What are some examples of freedom of petition

The online petition

What is a petition?

Everyone has the right, individually or in association with others, to address requests or complaints in writing to the competent authorities and to the parliament.

This is what it says in Article 17 of the German Basic Law. A petition is a concern in the form of a request or a complaint to the responsible administration or authority. The right of petition in Germany and the EU enables citizens to submit a petition at any level of political administration. The recipient of the petition must confirm receipt of the petition, examine it objectively and make a decision as to how far the request can be met. Petitions can also address companies, organizations or individuals (citizens) and thus draw the public's attention to a specific topic. More information: What does a petition mean?

What is an online petition?

Online petitions are a relatively new tool for participation. They can basically be divided into private petitions and public petitions:

I. Private petitions that are submitted online but not publicly listed. Example: Individual petitions that are submitted to a petitions committee at federal or state level using the online form. Several individual petitions with the same or similar concern are combined by the Bundestag into a multiple petition.

II. Public petitions that can be submitted online and listed publicly. They can be created and published on openPetition, the portal of the Bundestag (ePetionen), portals of the petition committees of some federal states (e.g. Thuringia or Bremen) and some campaign platforms. They can then be submitted online or offline to the respective recipient. Example: collective petitions or mass petitions that are created online via an online form at the Bundestag, the state parliaments, openPetition or other platforms and can then be signed by online supporters in order to give more emphasis to the petition issue.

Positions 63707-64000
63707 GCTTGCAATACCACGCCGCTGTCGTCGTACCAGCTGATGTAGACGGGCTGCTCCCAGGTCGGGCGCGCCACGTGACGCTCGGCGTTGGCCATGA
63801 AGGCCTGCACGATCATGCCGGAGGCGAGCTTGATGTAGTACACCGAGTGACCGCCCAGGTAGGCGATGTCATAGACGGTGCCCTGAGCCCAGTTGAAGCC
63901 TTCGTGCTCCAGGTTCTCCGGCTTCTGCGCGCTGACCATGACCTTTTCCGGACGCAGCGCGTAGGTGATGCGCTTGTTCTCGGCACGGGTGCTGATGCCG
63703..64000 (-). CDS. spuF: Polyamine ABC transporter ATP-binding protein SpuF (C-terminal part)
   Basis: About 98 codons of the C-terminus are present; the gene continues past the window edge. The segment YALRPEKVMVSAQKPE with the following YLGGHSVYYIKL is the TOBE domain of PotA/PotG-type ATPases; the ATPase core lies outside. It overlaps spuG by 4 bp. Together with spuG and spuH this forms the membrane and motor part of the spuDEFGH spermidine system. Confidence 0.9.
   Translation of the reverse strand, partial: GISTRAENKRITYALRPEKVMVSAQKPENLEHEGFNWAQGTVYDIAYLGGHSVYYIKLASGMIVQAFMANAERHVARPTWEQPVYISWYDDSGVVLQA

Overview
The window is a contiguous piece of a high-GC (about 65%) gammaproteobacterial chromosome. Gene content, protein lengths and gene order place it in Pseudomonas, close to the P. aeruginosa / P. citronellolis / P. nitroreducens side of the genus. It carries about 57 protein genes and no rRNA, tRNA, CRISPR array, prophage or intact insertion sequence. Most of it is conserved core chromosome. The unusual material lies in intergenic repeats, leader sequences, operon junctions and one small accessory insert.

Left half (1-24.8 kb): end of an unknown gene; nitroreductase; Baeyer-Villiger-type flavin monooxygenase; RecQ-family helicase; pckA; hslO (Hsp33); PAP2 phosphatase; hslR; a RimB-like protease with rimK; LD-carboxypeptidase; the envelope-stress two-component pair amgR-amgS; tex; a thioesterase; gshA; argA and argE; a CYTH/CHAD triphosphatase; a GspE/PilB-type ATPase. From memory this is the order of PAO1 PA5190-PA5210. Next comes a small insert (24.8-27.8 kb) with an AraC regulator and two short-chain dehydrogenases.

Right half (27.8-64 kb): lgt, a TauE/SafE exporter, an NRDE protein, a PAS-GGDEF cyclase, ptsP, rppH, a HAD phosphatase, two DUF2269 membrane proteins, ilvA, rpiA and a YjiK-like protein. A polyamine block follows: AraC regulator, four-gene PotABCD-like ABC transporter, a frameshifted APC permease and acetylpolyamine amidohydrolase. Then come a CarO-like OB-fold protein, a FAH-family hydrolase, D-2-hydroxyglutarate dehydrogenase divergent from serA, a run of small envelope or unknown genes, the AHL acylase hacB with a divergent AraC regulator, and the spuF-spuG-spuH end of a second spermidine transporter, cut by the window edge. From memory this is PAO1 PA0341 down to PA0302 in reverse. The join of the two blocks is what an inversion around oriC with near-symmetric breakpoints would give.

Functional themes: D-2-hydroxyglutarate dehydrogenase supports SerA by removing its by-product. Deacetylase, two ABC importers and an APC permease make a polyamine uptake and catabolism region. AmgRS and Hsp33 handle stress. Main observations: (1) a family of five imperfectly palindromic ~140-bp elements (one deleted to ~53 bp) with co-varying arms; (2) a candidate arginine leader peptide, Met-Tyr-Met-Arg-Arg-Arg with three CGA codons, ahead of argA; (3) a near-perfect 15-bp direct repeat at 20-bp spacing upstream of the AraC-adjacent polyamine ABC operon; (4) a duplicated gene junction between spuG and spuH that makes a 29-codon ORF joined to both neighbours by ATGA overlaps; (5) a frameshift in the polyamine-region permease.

What is the difference between an openPetition and an ePetition?

openPetitions and ePetitions are both petition systems that enable a public collection of online signatures for a collective petition to the German Bundestag. An online petition that runs on the petition system of the German Bundestag is called ePetition. An online petition that runs on the openPetition petition system is called openPetition or simply Petition. The difference is that ePetitions are first submitted to the Bundestag and then the subscription period begins, whereas with openPetition the subscription period runs first and then the signatures are then submitted in writing to the Bundestag as a collective petition. According to a decision by the members of the Bundestag Petitions Committee in 2011, online signatures collected on openPetition are not recognized for the calculation of the hearing quorum. This means that anyone who collects more than 50,000 signatures on openPetition does not automatically get a public hearing before the petitions committee. For further differences & advantages of openPetition compared to an ePetition: Petition platforms.

openPetition: achieve quorum - submit concerns to parliament - request opinion

Are online petitions legally binding?

The right of petition is laid down in Article 17 of the German Basic Law and thus retains its effectiveness for online petitions as well. The various procedural bases of the petition committees, which are laid down in the respective statutes, ordinances or rules of procedure, apply to the formal criteria of a petition - regardless of whether offline or online. The latter clarifies which conditions and requirements a petition must meet in order to be recognized as legally binding. In general, the bureaucratic hurdles for this are quite low.

How is the forgery of signatures prevented?

Naturally, the identity of an online signature cannot be proven. However, there are technical possibilities to rule out misuse as far as possible - e.g. by confirming the online signature via an e-mail link. As with a real signature list, it is the responsibility of the recipient of the list to check the legitimacy of the signatures on a random basis or in full. Experience has shown that with signature lists on paper, up to 10% of the signatures are invalid.

How many signatories do you need to successfully complete an (online) petition?

You can always submit a petition, no matter how many supporters join it. Whether or not a petition is approved in the end depends less on the number of supporters and more on the elected representatives in a petitions committee. You decide on a petition. More supporters help to increase the pressure on decision-makers to publicly discuss and decide on an issue.

Is there a difference to a referendum / referendum?

Collections of signatures with which a referendum or referendum is enforced must (at the moment) be handwritten. They have different formal steps and requirements than petitions. Due to the high organizational and financial effort involved in collecting handwritten signatures for a referendum or referendum, it is therefore helpful to test the response to your own concerns in advance with an online petition and to build up a group of supporters.

Suggestions for improvement, error messages or spelling mistakes?

Please send an email to [email protected] with the subject: "Bug: ..." and a note on where the error occurred (URL, screenshot) or your notes.